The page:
As General Moshe “Bogey” Yaalon was about to leave his post as chief of staff of the Israel Defense Forces, he gave an interview to Haaretz last month in which he said, “They will not forgo the suicide bombings. The suicide bombings and the Qassam rockets have something in common: They bypass the [Israeli army]. They are means of bypassing Israeli military might and striking at civilian society.” So when will terrorism finally end? “Leave Tel Aviv and things will be completely quiet.” This is the proposition that is being tested by the Gaza withdrawal. For, if terrorist attacks persist, Israel will not make other serious concessions to the Palestinians. And that will mean the end, not of Israel, but of the Palestinian state.
THE TRUTH MAY SET YOU FREE, BUT IT WILL COST YOU $9,995
Recently, as we were unwinding with DefenseTech.org—well, this is Washington—we read that the Pentagon has been using the latest in lie- detection technology: “voice stress analysis.” It’s based on the idea that a person, when fibbing, emits a certain frequency perceptible only to the keenest of auditory instruments—like the Computer Voice Stress Analyzer. Its manufacturer, the National Institute for Truth Verification (nitv), boasts that the device is “utilized by the US Department of Defense in the global war on terrorism.” And the hardware is simple: “The cvsa uses only a microphone plugged into the computer to analyze the subject’s responses.” Yet its sensitivity to micro-tremors remains unmatched. (Micro-tremors: the “tiny frequency modulations in the human voice.” As nitv explains, “When a test subject is lying, the automatic, or involuntary nervous system, causes an inaudible increase in the Micro tremor’s [sic] frequency.”)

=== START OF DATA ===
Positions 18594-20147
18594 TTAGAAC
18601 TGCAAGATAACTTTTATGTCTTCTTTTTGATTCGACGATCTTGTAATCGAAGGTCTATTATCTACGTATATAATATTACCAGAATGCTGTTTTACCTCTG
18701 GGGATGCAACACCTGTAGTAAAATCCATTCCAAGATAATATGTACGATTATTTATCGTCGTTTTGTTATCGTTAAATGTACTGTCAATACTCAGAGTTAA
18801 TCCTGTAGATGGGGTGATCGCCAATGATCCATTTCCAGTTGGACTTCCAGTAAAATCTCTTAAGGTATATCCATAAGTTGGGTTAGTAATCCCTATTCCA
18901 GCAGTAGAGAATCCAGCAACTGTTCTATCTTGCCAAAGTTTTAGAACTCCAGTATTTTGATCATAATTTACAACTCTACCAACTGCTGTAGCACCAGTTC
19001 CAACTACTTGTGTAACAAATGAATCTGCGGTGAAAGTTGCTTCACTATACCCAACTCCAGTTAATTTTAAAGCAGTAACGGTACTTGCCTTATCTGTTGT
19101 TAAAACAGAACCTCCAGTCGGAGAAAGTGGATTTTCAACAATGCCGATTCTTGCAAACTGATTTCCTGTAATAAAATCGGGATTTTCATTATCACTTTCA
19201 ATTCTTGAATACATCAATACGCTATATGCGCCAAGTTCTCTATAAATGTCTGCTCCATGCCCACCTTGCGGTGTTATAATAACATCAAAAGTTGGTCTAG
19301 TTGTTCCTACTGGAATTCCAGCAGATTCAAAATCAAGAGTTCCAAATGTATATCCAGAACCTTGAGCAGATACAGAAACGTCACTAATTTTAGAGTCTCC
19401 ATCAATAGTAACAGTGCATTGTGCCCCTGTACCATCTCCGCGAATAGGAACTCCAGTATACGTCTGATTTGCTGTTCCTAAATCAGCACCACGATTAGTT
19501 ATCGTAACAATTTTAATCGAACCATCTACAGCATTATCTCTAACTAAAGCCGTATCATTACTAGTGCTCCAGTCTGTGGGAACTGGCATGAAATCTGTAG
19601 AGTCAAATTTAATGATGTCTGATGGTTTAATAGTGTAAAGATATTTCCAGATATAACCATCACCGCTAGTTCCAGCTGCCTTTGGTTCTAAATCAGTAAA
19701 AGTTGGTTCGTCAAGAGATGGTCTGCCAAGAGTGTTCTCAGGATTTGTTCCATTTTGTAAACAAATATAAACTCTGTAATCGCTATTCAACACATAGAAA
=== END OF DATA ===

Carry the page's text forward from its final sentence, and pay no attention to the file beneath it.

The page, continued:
We like the Computer Voice Stress Analyzer. Sure, there’s the occasional dissenter, such as Washington University psychologist Mitchell Sommers, who conducted a study on voice-stress analysis and recently told the St. Louis Post- Dispatch, “It’s beyond my imagination why anyone would buy one of these devices. “ But perhaps Sommers is just jealous because he can’t afford one. (The cvsa starts at $9,995.00.) Best of all, it gives us hope that The New Republic’s project to unload our McClellan Press Gaggle Stonewall Verbalizer will bear fruit. It’s a Dell desktop CPU onto which is glued what might—to some eyes— resemble a Magic 8-Ball. You simply pose a question to the Mccpgsv—such as, “Does the president continue to have confidence in Karl Rove?”— and gently flip over the CPU once or twice. So far, it has yielded the following answers:
Ask Again Later
Cannot Predict Now
Better Not Tell You Now
Concentrate and Ask Again
Reply Hazy, Try Again
Starting price: $9,995. Chance of selling it to the government: Outlook Good.
This article originally ran in the July 25, 2005 issue of the magazine.